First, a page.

There have been recent efforts by the NAIC to report on the steps exam vendors have taken to mitigate cultural bias in producer licensing exams; however, based on state-level data, this issue deserves closer attention.
There are only seven states that annually prepare and publish licensing exam pass rates by demographic, including race/ethnicity. For more than a decade, these reports have routinely shown Caucasian/white candidates scoring higher than other demographic groups across nearly all lines.
When comparing Life Insurance Exam Pass Rates by Race/Ethnicity, an alarming trend appears. It’s clear that non-Caucasians or non-white demographics are not efficiently making it through the licensing process. This clearly suggests licensing exams warrant more scrutiny, particularly to ensure these tests are not screening diversity from the industry.
The Covid-19 pandemic last year drove the biggest increase in death benefits paid by U.S. life insurers since the 1918 influenza epidemic, an industry trade group said.
Death-benefit payments rose 15.4% in 2020 to $90.43 billion, mostly due to the pandemic, according to the American Council of Life Insurers. In 1918, payments surged 41%.
The hit to the insurance industry was less than expected early in the pandemic because many of the victims were older people who typically have smaller policies. The industry paid out $78.36 billion in 2019, and payouts have typically increased modestly each year.
In the 1918 flu pandemic, the number of U.S. deaths reached about 675,000, with mortality high in people younger than 5 years old, 20 to 40 years old, and 65 years and older, according to the CDC’s website.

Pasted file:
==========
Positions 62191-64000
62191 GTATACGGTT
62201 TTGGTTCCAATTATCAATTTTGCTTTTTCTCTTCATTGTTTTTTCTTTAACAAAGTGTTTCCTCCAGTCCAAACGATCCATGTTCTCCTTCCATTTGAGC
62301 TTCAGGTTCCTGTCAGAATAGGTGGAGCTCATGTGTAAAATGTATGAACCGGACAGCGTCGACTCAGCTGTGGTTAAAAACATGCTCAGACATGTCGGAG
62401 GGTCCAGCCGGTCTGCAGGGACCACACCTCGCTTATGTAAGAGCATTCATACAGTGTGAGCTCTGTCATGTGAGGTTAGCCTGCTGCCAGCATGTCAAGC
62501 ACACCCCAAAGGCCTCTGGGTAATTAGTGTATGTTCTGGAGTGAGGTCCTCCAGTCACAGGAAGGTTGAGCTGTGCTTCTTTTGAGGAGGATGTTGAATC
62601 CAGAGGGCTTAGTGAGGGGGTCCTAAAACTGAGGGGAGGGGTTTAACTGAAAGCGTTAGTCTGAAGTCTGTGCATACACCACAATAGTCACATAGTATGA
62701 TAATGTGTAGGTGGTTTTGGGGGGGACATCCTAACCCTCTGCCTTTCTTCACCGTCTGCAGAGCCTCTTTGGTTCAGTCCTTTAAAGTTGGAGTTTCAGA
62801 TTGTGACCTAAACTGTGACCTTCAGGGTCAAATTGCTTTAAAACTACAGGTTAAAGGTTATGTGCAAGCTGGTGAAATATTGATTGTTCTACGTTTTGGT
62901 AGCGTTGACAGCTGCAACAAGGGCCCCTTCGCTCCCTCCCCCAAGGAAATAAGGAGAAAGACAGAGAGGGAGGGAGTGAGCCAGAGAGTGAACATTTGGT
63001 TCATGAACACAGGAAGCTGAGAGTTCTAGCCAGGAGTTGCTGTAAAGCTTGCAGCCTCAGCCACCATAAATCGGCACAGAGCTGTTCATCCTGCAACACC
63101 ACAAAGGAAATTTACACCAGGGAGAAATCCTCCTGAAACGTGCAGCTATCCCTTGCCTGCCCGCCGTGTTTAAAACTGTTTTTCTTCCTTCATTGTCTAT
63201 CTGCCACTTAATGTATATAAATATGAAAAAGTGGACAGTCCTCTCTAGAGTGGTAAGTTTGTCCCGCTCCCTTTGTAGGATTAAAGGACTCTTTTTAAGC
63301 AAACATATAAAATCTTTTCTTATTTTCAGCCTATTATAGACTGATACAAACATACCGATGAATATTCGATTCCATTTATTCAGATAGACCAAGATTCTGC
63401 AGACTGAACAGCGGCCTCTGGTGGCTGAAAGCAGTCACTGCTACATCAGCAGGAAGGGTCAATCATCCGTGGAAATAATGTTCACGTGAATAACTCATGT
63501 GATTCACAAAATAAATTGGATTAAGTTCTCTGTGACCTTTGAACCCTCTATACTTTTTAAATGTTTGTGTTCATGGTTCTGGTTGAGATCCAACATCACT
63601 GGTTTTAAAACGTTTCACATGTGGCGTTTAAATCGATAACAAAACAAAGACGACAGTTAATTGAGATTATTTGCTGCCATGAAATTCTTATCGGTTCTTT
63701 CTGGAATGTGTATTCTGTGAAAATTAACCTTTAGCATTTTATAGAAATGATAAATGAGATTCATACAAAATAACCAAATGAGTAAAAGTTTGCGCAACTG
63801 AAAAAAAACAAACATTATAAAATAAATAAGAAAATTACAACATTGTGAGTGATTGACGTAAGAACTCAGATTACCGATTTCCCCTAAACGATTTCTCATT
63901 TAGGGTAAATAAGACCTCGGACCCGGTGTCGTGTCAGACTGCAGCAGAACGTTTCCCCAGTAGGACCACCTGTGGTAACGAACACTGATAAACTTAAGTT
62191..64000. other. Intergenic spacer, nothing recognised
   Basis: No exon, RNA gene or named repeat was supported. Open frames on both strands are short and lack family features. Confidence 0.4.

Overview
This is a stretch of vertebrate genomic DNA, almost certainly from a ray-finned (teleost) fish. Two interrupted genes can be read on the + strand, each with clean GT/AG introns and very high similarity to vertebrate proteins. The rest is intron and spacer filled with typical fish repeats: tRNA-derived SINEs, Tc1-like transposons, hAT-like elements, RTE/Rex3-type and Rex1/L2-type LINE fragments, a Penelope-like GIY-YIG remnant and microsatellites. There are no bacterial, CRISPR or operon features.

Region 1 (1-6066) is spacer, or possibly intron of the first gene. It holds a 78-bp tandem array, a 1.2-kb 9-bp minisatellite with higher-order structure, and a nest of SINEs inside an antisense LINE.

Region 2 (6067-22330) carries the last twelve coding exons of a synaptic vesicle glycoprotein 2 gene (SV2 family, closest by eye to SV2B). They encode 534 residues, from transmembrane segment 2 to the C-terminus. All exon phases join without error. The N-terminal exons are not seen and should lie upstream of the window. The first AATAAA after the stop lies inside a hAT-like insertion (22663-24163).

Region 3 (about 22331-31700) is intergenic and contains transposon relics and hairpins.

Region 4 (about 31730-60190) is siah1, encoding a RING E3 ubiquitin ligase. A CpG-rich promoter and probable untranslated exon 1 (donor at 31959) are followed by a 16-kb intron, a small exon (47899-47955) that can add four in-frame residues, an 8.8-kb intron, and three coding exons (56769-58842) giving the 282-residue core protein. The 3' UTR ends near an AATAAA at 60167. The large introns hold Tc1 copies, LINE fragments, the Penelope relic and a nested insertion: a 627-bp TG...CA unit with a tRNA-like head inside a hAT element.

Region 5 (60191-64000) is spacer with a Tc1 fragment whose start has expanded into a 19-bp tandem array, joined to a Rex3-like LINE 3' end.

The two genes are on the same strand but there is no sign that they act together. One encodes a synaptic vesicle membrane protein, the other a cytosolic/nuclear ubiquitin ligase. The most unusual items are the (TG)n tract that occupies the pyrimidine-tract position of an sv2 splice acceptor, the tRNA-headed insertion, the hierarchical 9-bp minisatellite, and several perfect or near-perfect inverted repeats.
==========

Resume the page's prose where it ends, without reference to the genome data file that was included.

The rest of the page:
The ACLI’s data show two other years, both in the 1920s, when year-over-year increases topped 15%, when there also were influenza epidemics, said Andrew Melnyk, the ACLI’s vice president of research and chief economist.
It seems that not a week goes by without an announcement of another merger/acquisition transaction in the life insurance industry. With an overlay of persistent capital market volatility and a sharply increased focus on ESG risk factors, life insurance executives will have their plates full of challenges for the balance of 2021. Whether large national carriers or smaller regional players, virtually every life company will experience changes in their operating environment. Our panelists will share their perspectives on how these trends will shape the insurance markets and discuss the implications for credit and risk management.
Author(s): Peter Giacone, KBRA; Celeste Guth, Erinn King, David Marcinek
The Washington-based federation says life insurers ought to at least answer basic questions, such as whether they will require applicants to use COVID-19 vaccines, what kinds of tests and test results they’ll require and whether and how standards might vary by applicant age.